Graduation day was a blast. My tour guide Suan gave a wonderful tour of Google HQ. I was totally digging the couch in the wall. The graduation ceremony was live streamed on YouTube. A professional sketchnoter was brought in to sketchnote the ceremony as well. They saved our team for last. They did get our walk up music mixed up, but it did give us one last chance to do our infamous "Judoknow" chant. When it was all over, the champagne was flowing and I made sure I took a selfie with everyone from the cohort. Each selfie is posted on a MyMap currently on my website homepage.
After saying goodbye to the coaches and cohort mates, my soulmate Katherine, from #TOR16, and I had an adventure exiting the building. When we finally found a door to the outside world and exited, an alarm went off. We just ran! When we caught our collective breath, we Ubered across town to Venomous INK Tattoo. Now that I had joined Katherine among the ranks of Google Certified Innovators, we decided to get the ultimate souvenir. We got matching Google Innovator lightbulb logos tattooed on our right forearms. For Katherine, it was her first, but my fifth tattoo. The artist took pictures of her work, but we reminded her, these tattoos don't go for just anyone. We jokingly told her if someone wants this tattoo, they have to show their Innovator credentials first.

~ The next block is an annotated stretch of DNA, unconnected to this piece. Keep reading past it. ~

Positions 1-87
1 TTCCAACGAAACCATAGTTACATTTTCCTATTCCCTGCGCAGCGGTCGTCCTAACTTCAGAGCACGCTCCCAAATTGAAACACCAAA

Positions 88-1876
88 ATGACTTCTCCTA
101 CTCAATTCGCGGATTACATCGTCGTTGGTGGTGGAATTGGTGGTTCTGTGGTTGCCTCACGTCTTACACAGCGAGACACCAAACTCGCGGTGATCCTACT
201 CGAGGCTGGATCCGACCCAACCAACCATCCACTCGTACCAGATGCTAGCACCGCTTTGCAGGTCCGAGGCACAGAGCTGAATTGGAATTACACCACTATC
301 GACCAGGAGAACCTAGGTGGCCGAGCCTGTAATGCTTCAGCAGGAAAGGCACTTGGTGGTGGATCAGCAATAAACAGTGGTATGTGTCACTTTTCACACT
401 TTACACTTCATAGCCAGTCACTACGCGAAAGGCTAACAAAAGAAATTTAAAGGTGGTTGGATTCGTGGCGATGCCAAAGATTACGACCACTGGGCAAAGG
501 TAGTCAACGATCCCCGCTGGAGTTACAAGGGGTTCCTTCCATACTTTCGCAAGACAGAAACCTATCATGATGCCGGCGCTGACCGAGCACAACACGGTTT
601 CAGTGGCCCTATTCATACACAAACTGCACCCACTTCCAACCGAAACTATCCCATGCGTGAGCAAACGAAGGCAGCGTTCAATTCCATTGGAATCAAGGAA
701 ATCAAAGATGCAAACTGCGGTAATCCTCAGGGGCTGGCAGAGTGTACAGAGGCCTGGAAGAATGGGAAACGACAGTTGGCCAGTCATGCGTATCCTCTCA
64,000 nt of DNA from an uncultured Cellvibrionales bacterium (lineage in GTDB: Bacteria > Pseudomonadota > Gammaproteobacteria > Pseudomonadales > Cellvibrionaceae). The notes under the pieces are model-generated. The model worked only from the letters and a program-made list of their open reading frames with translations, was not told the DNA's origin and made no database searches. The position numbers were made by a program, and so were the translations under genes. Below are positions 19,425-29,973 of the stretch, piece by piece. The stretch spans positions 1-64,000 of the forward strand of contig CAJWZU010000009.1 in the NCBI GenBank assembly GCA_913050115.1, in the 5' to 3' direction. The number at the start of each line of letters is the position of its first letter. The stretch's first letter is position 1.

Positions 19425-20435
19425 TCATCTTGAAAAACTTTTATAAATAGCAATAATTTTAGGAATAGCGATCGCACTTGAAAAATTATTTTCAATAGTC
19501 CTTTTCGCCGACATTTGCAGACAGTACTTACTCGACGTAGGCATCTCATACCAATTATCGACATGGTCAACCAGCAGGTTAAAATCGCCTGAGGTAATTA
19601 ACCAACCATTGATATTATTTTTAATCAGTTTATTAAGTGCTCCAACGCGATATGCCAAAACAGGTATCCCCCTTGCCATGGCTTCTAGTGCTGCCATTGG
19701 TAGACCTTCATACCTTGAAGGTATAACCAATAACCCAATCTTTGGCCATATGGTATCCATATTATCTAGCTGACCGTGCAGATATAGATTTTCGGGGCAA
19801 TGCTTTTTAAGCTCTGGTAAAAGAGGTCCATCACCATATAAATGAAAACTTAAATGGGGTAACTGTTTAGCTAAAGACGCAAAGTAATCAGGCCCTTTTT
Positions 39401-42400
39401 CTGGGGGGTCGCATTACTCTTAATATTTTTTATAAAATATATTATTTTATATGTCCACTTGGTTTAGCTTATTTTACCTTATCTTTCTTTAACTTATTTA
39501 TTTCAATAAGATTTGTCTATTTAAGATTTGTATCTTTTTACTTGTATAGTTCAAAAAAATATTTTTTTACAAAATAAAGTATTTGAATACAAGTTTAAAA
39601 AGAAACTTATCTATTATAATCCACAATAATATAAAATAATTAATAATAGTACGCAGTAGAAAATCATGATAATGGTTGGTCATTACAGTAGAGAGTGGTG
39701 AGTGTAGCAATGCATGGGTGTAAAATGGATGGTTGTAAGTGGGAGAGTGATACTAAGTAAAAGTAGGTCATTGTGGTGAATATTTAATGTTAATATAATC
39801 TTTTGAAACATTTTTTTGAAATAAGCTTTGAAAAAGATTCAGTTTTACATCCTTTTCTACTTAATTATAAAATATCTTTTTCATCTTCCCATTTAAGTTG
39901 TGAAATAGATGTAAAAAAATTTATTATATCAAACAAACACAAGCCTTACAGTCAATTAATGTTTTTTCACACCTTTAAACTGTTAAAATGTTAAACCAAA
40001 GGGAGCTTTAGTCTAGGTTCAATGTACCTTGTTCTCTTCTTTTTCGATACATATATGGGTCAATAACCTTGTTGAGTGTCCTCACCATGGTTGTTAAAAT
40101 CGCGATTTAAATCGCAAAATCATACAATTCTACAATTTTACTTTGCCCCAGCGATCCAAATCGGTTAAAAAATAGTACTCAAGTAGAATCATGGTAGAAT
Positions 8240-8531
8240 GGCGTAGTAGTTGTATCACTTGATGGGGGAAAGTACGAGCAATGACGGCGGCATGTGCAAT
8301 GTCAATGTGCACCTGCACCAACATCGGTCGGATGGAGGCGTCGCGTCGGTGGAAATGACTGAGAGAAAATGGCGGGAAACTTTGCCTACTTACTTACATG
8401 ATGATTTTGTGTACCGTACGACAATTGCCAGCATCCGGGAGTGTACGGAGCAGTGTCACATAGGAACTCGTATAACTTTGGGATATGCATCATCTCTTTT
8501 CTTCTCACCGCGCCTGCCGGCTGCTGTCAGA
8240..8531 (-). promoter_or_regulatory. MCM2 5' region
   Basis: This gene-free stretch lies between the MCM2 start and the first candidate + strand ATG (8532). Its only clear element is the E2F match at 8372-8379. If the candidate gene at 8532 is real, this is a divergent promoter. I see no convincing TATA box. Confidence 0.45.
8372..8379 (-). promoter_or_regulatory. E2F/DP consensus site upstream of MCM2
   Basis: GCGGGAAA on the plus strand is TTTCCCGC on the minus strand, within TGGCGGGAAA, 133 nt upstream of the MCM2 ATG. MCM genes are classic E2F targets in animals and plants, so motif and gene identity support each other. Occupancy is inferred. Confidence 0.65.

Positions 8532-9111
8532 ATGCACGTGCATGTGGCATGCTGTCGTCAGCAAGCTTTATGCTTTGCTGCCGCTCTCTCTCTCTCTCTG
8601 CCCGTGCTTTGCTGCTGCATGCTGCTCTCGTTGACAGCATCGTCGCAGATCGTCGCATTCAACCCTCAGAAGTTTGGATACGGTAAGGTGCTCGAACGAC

We posted some pictures in the #SYD17 Hangout and many couldn't believe it. Mark Wagner said he had to see it himself. When we finished we met up with Mark and the coaches to show off our tattoos. The looks of shock were priceless.
The opportunity to work with, learn from and connect with so many innovative educators has given me a new perspective on my profession. Design Thinking and the feedback received on my project was eye opening. My project, the onion on steroids it is, is definitely a moonshot. Going forward, after Sydney, I learned to focus on one small part at a time. If I am going succeed, I can't try and do it all at once. Looking back, the Google Innovator Academy experience in Sydney is something I will never forget and I will continue to grow as a result.